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Facts for Features
CB14-FF.09
April 4, 2014

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Facts for Features: 2014 Hurricane Season Begins

Emergency Planning

The North Atlantic hurricane season begins June 1 and lasts through Nov. 30. The U.S. Census Bureau produces timely local statistics that are critical to emergency planning, preparedness and recovery efforts. The growth in population of coastal areas illustrates the importance of emergency planning and preparedness for areas that are more susceptible to inclement weather conditions. The Census Bureau's rich, local economic and demographic statistics from the American Community Survey gives communities a detailed look at neighborhood-level statistics for real-time emergency planning for the nation's growing coastal population.

Emergency planners and community leaders can better assess the needs of coastal populations using Census Bureau statistics. This edition of Facts for Features highlights the number of people living in areas that could be most affected by these dramatic acts of nature.

5

The number of types of weather-related events - hurricanes and tropical storms, wildfires, flood outlook areas, disaster declaration areas and winter storms - that the Census Bureau's OnTheMap for Emergency Management tool tracks. OnTheMap for Emergency Management provides reports on the workforce and population for current natural hazard and emergency related events.
Source: OnTheMap for Emergency Management
<http://onthemap.ces.census.gov/em.html>

8

The number of years since the U.S. was struck by a major hurricane (Category 3 or higher). The last one was Hurricane Wilma in October 2005 over Southwest Florida.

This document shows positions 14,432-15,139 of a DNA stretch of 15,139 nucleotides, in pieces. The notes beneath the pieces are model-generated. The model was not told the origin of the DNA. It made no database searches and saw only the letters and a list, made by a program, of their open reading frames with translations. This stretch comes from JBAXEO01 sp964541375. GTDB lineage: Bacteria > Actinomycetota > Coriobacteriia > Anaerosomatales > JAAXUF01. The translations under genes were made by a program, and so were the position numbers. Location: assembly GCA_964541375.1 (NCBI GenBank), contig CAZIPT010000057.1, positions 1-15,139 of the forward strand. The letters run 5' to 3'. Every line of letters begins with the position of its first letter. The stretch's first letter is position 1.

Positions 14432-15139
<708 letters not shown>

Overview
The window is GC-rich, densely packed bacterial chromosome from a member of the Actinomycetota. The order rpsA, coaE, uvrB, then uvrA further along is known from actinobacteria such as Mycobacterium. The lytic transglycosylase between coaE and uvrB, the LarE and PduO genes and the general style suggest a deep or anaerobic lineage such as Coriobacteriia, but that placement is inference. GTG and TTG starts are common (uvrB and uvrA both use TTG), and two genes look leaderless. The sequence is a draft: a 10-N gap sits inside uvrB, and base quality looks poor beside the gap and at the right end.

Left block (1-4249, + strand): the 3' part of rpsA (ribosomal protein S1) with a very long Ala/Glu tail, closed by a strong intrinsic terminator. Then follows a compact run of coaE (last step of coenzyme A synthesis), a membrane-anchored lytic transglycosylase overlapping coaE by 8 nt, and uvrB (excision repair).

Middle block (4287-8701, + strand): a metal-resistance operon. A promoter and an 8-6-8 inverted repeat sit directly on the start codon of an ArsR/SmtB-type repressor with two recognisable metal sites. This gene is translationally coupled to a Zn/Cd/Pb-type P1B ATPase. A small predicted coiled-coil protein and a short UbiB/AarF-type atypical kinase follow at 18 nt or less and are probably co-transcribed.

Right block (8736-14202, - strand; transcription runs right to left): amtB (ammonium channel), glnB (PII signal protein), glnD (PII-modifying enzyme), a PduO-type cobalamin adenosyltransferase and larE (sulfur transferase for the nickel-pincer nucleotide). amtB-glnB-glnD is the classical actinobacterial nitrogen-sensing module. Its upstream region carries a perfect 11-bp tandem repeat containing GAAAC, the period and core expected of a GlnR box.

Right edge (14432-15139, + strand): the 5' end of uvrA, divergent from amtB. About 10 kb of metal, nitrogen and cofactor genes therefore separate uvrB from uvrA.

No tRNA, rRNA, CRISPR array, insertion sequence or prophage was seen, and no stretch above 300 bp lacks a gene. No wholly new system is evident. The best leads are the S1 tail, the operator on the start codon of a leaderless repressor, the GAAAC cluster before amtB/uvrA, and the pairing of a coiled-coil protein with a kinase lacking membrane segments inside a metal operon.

<http://www.nhc.noaa.gov/outreach/history/>

In the Hurricane's Path

2

The number of hurricanes during the 2013 Atlantic hurricane season. Hurricane Humberto and Hurricane Ingrid were both Category 1 hurricanes but did not reach the United States.
Source: National Hurricane Center
<http://www.nhc.noaa.gov/2013atlan.shtml>

185

The number of coastline counties along the Atlantic (129 counties) and Gulf of Mexico (56 counties) most threatened by Atlantic hurricanes.
Source: Census Bureau Emergency Preparedness
<http://www.census.gov/newsroom/emergencies/additional/additional_information_on_coastal_areas.html>

58 million

Population as of July 1, 2013, of coastline counties stretching from Maine to Texas.
Source: 2013 Population Estimates
<http://www.census.gov/popest/estimates.html>

591,821

Collective land area in square miles of the states stretching from North Carolina to Texas. The states include Alabama, Florida, Georgia, Louisiana, Mississippi, North Carolina, South Carolina and Texas.
Source: 2010 Census
<http://www.census.gov/geo/reference/state-area.html>

83 million

Population as of July 1, 2013, of coastal states stretching from North Carolina to Texas -- the areas most threatened by Atlantic hurricanes. An estimated 26.3 percent of the nation's population live in these states.
Source: 2013 Population Estimates
<http://www.census.gov/popest/data/state/totals/2013/tables/NST-EST2013-01.xls>

1.8 million

The number of business establishments in 2011 in the coastal states (including Alabama, Florida, Georgia, Louisiana, Mississippi, North Carolina, South Carolina, and Texas). There were 27,932,189 paid workers in these establishments.
Source: 2011 County Business Patterns
<http://www.census.gov/econ/cbp/>

10 Years Ago

9

The number of hurricanes during the 2004 hurricane season. Hurricanes Charley, Frances, Ivan and Jeanne were some of the notable storms during that year.
Source: National Hurricane Center
<http://www.nhc.noaa.gov/outreach/history/>

73.3 million

Population in 2004 of the states stretching from North Carolina to Texas. Approximately 13 percent of the nation's population lived in these areas at that time.
Source: 2004 Population Estimates
<http://www.census.gov/popest/data/intercensal/state/tables/ST-EST00INT-01.xls>

13%

Percentage growth of the population of the states stretching from North Carolina to Texas between 2004 and 2013.
Source: 2013 Population Estimates and 2004 Population Estimates
<http://www.census.gov/popest/data/state/totals/2013/tables/NST-EST2013-01.xls>
<http://www.census.gov/popest/data/intercensal/state/tables/ST-EST00INT-01.xls>

Category 4

Hurricane Charley hit Florida as a Category 4 hurricane in 2004. Charley was the strongest hurricane to hit the U.S. since Hurricane Andrew in 1992.